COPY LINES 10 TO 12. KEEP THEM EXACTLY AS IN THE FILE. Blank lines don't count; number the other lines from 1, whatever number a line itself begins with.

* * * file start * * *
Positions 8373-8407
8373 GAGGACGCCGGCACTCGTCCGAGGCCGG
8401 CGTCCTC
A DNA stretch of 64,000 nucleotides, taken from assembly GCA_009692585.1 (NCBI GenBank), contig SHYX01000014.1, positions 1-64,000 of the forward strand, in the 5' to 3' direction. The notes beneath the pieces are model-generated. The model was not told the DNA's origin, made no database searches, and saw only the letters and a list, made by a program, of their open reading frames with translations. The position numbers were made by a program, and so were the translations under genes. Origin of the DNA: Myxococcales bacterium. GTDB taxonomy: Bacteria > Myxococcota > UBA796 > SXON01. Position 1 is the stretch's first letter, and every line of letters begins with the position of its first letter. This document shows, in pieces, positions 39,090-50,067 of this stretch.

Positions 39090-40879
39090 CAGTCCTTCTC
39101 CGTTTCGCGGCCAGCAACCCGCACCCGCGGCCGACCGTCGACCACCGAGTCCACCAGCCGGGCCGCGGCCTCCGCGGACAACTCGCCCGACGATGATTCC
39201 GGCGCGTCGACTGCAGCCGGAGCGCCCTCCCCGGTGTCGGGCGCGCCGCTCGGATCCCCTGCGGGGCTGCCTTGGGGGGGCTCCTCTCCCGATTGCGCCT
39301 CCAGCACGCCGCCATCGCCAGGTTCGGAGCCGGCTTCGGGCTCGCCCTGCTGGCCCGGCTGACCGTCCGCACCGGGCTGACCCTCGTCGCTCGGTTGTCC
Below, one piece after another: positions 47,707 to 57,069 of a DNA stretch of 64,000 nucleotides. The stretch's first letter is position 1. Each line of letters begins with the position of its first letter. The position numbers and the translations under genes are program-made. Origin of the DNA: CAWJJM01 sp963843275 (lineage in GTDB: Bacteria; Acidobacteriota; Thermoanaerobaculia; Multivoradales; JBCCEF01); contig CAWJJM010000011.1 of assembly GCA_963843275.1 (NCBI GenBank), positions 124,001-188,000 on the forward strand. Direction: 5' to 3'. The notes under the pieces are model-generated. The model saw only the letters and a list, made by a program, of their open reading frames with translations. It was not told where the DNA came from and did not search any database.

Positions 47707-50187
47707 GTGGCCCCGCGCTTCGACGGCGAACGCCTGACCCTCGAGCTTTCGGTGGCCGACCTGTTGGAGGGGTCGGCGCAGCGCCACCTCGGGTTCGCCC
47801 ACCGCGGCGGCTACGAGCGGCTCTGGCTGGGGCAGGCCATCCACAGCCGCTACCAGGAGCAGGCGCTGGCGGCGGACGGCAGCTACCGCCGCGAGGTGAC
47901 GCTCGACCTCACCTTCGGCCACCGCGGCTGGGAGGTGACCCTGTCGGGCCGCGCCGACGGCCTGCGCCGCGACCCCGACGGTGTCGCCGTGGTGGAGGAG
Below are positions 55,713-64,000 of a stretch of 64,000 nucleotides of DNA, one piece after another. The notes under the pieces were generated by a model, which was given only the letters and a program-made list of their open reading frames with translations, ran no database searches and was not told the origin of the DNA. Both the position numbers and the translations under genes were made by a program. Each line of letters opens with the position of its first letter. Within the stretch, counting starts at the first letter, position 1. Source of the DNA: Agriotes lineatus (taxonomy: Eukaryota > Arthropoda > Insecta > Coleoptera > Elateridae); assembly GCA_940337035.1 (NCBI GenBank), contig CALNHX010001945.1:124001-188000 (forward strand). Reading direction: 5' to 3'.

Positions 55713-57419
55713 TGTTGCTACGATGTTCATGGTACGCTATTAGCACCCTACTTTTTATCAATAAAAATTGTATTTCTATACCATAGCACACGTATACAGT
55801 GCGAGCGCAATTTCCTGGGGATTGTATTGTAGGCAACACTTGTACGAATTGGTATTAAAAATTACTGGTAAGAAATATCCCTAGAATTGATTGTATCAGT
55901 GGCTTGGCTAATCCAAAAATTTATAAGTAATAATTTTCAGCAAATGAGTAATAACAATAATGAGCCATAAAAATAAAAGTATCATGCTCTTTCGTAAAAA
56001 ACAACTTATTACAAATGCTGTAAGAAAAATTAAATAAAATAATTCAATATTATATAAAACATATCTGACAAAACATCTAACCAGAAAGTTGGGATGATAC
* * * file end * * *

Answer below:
Below, one piece after another: positions 47,707 to 57,069 of a DNA stretch of 64,000 nucleotides. The stretch's first letter is position 1. Each line of letters begins with the position of its first letter. The position numbers and the translations under genes are program-made. Origin of the DNA: CAWJJM01 sp963843275 (lineage in GTDB: Bacteria; Acidobacteriota; Thermoanaerobaculia; Multivoradales; JBCCEF01); contig CAWJJM010000011.1 of assembly GCA_963843275.1 (NCBI GenBank), positions 124,001-188,000 on the forward strand. Direction: 5' to 3'. The notes under the pieces are model-generated. The model saw only the letters and a list, made by a program, of their open reading frames with translations. It was not told where the DNA came from and did not search any database.

Positions 47707-50187
47707 GTGGCCCCGCGCTTCGACGGCGAACGCCTGACCCTCGAGCTTTCGGTGGCCGACCTGTTGGAGGGGTCGGCGCAGCGCCACCTCGGGTTCGCCC